Monday, January 11, 2016

Looking at my Feet

Looking at my feet


Before heading off on my vacation in the BVI last month, I downloaded a copy of Nick Craig's book Helming to Win to my Kindle. After reading Damian's review of this book on his excellent sailing blog The Final Beat, I was eagerly anticipating learning some new tricks to improve my sailing.




I think I read most of the book while sitting on airplanes and/or sitting in airports while waiting to sit on airplanes.

I guess there was also a bit of time for reading too while I was at the Bitter End Yacht Club i.e. when I was not actually sailing or kayaking or eating or drinking or walking back and forth between our "tree house for grown-ups" and the places for drinking and eating, and the places for sailing and kayaking and other good stuff.

Tree house for grown-ups

Place for sailing and kayaking and other good stuff

Place for eating

Place for drinking



Where was I? Where am I? Oh yes. Nick Craig's book.

There's a lot of good advice in it, but one thing that caught my attention early in the book was the chapter on Where to Look when Racing. Nick says there are 5 modes (places to look.)

1. Your feet
2. The telltales on your sail
3. The water
4. Spotting the next few shifts
5. The big picture


Of course there are times when you need to use each one of these modes - yes, even mode 1 - but generally speaking, as you become a better sailor, you should be spending most of the times in modes 4 and 5, with modes 1, 2 and 3 coming instinctively. Your boat handling should be slick enough without having to look at your feet, you should be able to sail fast without staring hypnotically at the telltales all the time, and a fleeting glance should let you know what the wind will do in the immediate future.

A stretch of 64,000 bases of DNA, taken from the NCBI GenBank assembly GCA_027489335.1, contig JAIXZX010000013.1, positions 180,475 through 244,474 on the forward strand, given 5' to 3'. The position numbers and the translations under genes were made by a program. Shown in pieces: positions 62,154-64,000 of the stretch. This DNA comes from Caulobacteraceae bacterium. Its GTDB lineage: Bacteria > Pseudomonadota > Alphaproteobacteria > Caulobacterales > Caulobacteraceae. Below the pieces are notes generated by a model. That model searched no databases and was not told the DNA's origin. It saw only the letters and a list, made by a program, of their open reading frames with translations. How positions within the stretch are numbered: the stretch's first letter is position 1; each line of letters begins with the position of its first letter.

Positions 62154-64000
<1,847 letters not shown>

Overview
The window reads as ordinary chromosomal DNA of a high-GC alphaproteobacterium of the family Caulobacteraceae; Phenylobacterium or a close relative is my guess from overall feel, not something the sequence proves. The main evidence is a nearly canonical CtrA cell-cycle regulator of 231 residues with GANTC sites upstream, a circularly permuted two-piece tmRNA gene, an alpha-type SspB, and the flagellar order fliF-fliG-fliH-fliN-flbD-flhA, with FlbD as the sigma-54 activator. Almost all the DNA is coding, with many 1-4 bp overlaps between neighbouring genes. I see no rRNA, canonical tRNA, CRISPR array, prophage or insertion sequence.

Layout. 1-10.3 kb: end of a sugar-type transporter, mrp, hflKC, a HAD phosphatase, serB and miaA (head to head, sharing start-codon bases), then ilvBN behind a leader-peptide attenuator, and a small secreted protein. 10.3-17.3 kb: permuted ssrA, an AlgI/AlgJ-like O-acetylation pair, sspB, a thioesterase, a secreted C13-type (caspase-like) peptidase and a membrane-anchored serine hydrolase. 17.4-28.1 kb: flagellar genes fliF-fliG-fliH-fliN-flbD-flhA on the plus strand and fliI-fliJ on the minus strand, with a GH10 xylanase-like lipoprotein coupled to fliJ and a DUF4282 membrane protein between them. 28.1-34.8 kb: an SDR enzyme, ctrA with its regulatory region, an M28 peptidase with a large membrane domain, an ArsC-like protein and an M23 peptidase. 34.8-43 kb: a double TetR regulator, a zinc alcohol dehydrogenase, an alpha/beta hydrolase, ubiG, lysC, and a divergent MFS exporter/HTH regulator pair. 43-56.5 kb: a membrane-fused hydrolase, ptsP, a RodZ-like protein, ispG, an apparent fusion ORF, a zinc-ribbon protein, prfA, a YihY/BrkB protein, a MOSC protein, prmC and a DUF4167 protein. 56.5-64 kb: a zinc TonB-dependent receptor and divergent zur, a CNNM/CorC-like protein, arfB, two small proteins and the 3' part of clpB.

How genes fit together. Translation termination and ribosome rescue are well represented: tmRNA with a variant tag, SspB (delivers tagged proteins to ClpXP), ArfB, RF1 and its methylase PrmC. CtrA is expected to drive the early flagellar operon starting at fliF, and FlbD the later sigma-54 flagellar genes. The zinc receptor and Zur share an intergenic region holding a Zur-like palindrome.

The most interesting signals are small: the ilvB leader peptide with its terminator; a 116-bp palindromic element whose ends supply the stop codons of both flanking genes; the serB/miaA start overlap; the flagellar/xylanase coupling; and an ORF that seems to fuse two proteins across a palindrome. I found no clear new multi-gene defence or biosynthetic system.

Hmmm.

This is certainly an area in which I could improve. I think I spend way too much time looking at my telltales to focus on boat speed (mode 2.) I might occasionally look upwind to see if a gust or a lull is coming (mode 3.)

As for spotting the next few shifts, I can count on the fingers of one hand the times I have been able to do that. No, wait that's an exaggeration. I can remember only one single time in my whole racing career when I was in mode 4.

As for mode 5. The big picture is usually that most of the fleet are way ahead of me. What help is it to focus on that?



Turn out I was wrong. I am not even in mode 2 a lot of the time.

Here is a picture of me racing with the Newport Laser frostbite fleet on the Sunday before Christmas.


It looks like I am in the process of rounding a leeward mark and still sheeting in.

Am I looking up the course to see where the stronger wind might be?

Am I trying to see where the next shift - or even better, the next few shifts - are coming from?

Am I checking out the big picture of what the sailors ahead of me are doing?

No. I am not.

I am looking down at something in the boat.

Not my feet perhaps.  But there's nothing on my foredeck that's going to give me any useful information for the next leg of the course.

I am sailing in mode 1! Ugh!



One thing I learned from this photo is that I need an external view - a coach, a video, a photo - to remind me from time to time what I am doing wrong when I am sailing.

Maybe this year I will finally get around to buying a GoPro camera and videoing my own practice sessions.

As Yogi Berra said, "You can observe a lot by just watching."

And you can learn a lot by reading this book...



11 comments:

Damian said...

Nice feet.